Leave the world behind - Digital Threat Digest
PGI’s Digital Investigations Team brings you the Digital Threat Digest, SOCMINT and OSINT insights into disinformation, influence operations, and online harms.
Being a huge Julia Roberts fan, I recently watched her new film, ‘Leave The World Behind’. The movie follows a family who go on a last-minute vacation to get out of New York. Whilst they are away, the country falls into an apocalyptic state brought on by a cyber-attack, which brings down all communications, brings planes falling from the sky and results in humans getting mysterious physical symptoms.
A week after this film was released, the trailer for another movie, ‘Civil War’, due to hit screens in 2024 was released which follows a journalist travelling around the US just as a civil war erupts. A recent VICE article links these two movies and details how this genre has opened the gateway for a resurgence in online conspiracy theories, which at their core are based around ‘predictive programming’. This is a phrase coined by philosopher Alan Watts, to denote films or media, created by powerful Hollywood or government elites, to warn the public on how future events will play out. Think of those episodes of the Simpsons that are dug out from the archives and everyone goes crazy over the fact they ‘predicted the future’.
Barack and Michelle Obama’s production company, Higher Ground Productions, produced ‘Leave the World Behind’, with the director also stating that Barack gave extensive notes and plot revisions based on his knowledge from his time as President. Their involvement in the production has only helped to fuel conspiracies of predictive programming. In far-right and conspiratorial circles, the Obamas are alleged to be part of an evil cabal of high-ranking government officials, suggesting their positions make them well-placed to take part in the production of predictive programming and are using this film to warn the public of events that will take place in the future.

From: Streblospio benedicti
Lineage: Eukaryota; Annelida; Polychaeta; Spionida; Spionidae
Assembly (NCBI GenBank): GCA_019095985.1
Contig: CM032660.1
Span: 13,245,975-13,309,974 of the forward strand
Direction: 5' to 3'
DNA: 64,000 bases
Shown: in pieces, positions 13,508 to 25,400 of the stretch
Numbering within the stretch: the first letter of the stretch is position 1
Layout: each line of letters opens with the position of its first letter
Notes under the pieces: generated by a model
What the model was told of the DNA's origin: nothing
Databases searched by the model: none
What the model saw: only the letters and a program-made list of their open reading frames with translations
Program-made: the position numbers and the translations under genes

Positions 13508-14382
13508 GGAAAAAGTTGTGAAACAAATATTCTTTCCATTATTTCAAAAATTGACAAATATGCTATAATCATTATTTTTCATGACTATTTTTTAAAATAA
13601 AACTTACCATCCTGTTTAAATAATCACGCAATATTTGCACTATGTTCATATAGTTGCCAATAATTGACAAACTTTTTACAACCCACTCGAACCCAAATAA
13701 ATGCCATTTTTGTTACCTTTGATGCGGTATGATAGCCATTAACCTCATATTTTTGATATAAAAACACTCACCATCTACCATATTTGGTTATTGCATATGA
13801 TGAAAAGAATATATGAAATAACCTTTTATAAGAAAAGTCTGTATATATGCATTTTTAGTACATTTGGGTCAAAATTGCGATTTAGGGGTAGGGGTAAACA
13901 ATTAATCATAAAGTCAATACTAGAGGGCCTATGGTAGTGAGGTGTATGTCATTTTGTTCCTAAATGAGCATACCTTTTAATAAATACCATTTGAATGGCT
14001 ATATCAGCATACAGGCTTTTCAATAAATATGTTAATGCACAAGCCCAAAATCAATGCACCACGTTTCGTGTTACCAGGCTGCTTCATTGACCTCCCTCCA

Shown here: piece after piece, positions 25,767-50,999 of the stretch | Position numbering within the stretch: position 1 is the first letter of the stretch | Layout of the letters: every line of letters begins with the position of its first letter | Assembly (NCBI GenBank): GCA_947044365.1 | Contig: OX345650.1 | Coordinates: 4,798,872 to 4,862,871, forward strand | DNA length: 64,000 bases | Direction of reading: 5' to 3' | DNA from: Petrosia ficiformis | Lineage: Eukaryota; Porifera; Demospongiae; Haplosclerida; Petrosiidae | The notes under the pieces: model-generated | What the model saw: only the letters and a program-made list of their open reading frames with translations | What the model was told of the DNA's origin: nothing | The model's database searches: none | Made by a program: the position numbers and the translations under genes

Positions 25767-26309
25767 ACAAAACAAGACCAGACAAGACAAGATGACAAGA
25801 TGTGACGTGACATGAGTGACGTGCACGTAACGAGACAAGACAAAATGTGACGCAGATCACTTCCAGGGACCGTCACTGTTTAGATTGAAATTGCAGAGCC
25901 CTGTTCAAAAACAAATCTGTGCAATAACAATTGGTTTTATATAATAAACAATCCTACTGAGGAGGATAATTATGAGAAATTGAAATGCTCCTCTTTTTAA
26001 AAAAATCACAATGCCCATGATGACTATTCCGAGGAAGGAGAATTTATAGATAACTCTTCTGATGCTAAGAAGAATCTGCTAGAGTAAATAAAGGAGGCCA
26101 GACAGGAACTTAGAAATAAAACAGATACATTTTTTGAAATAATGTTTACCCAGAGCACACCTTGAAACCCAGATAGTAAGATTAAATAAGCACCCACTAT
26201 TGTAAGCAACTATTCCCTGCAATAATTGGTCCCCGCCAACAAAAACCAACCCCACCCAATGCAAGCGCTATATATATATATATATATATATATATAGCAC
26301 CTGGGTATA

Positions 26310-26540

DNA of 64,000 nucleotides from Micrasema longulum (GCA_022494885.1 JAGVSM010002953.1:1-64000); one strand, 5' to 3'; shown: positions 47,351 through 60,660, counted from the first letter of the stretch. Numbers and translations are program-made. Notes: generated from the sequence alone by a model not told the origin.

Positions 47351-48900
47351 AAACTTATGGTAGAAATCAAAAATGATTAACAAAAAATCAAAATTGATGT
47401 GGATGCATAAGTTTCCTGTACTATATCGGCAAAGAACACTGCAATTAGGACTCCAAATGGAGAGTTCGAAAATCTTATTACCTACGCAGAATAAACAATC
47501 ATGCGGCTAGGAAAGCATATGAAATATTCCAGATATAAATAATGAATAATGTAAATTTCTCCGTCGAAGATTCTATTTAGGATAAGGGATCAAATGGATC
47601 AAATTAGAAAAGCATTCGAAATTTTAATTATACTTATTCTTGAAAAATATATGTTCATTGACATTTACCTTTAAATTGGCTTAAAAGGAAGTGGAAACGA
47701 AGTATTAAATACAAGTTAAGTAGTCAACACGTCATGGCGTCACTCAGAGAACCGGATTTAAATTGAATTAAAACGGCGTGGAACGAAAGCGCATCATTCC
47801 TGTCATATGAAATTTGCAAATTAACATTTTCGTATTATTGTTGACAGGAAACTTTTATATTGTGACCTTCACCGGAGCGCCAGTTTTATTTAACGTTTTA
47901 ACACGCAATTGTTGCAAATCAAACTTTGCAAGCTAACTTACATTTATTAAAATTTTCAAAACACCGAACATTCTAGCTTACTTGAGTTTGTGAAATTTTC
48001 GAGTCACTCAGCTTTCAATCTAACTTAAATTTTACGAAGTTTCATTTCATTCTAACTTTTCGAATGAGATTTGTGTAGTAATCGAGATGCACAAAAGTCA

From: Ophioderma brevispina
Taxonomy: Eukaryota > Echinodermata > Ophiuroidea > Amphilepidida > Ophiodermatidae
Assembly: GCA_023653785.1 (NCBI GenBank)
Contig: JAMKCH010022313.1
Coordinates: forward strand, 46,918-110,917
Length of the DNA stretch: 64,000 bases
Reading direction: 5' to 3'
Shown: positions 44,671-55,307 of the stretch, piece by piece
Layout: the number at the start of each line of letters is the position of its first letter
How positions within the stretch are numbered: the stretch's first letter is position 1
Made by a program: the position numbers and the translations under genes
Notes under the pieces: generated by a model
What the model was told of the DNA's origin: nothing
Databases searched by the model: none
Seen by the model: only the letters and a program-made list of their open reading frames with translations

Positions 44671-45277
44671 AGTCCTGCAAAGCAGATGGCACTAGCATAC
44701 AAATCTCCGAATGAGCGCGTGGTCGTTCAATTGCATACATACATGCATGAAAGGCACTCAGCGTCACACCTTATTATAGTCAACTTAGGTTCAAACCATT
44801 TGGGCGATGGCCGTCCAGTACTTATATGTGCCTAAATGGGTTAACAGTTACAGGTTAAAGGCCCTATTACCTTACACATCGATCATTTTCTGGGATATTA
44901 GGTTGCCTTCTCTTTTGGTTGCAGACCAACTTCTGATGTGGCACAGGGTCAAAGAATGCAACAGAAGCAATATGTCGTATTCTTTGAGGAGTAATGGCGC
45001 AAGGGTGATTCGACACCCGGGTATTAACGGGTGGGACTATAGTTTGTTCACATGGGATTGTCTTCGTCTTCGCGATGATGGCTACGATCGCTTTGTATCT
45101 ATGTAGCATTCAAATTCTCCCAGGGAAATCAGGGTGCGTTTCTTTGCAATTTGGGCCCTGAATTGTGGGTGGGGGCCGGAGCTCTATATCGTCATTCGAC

The idea of predictive programming was recently amplified on Steve Bannon’s War Room, by Eva Vlaardingerbroek, a Dutch conservative commentator. She states that predictive programming is ‘straight out of the globalist playbook’ and that those in power are telling us what is coming next. Researcher, Mike Rothschild (no relation to the family, as stated in his X profile), shares how these conspiracies based upon predictive programming lack any type of logic. If this movie was serving as some kind of warning from the Obama’s about what is to come, why would they want to warn people prior? Wouldn’t it be best for them to stay within this evil cabal and continue to work ‘behind the scenes’, as opposed to warning people?
As also mentioned in the VICE article, these types of conspiracies ignore the relationship between society and the art it creates. Movies like The Hunger Games and The Dark Knight Rises were also said to be evidence of predictive programming but were well-known to be inspired by numerous sources, which included past events as well as those in modern society.
As this genre of movies and shows continues to be released worldwide, the conspiracies relating to predictive programming are likely to increase and take hold of the information environment. Far-right influencers and pundits have increasingly used popular culture and new forms of media as a way of sharing and amplifying conspiracy theories, and apocalyptic movies like these, may just be their new way of doing so. Whether it will continue to pervade the information environment or fall off in the coming year, the conspiracy at its core presents an old conspiracy narrative experiencing a resurgence through the lens of new media.
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Our Digital Investigations Analysts combine modern exploitative technology with deep human analytical expertise that covers the social media platforms themselves and the behaviours and the intents of those who use them. Our experienced analyst team have a deep understanding of how various threat groups use social media and follow a three-pronged approach focused on content, behaviour and infrastructure to assess and substantiate threat landscapes.
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